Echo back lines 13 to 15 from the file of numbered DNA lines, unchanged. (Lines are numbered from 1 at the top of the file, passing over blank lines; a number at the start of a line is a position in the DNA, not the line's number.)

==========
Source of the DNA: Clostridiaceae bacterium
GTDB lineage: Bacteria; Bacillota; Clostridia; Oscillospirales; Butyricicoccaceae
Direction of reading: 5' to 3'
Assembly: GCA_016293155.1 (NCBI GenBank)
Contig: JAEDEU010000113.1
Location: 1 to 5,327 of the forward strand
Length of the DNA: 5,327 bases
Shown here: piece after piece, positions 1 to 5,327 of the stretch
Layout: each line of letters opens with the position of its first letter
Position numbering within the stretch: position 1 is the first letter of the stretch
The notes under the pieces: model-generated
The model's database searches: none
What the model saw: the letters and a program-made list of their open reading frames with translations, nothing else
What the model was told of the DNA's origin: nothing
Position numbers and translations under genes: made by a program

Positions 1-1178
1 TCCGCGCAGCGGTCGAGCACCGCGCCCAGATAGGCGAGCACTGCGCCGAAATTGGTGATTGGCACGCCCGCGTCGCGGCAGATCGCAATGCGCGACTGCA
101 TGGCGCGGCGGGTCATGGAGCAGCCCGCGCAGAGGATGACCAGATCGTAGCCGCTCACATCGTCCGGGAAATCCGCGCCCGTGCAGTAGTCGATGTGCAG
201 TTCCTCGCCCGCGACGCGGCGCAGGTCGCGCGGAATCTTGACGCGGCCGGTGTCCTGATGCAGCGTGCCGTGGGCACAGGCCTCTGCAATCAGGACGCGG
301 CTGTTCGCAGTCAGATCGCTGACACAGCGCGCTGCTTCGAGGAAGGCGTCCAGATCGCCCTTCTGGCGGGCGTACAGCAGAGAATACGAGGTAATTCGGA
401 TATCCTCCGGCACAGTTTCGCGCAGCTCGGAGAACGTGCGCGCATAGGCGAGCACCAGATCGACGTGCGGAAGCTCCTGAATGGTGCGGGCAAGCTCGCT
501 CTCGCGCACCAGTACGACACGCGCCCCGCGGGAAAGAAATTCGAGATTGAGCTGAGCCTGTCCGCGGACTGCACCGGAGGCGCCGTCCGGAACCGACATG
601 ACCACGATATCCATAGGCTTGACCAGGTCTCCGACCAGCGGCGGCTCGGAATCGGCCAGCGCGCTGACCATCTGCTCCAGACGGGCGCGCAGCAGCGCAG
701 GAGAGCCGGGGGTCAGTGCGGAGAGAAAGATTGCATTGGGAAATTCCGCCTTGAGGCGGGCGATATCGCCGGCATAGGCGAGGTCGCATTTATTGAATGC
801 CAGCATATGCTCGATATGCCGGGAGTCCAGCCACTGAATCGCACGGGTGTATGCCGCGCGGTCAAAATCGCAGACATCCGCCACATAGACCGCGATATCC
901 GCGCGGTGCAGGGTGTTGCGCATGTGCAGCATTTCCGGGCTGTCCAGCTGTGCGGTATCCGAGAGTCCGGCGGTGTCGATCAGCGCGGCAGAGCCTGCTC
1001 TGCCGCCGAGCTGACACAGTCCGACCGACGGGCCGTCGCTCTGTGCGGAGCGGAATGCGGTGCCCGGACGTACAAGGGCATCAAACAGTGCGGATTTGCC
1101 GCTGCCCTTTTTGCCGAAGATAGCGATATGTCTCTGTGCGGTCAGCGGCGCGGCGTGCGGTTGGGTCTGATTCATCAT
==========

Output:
What the model saw: the letters and a program-made list of their open reading frames with translations, nothing else
What the model was told of the DNA's origin: nothing
Position numbers and translations under genes: made by a program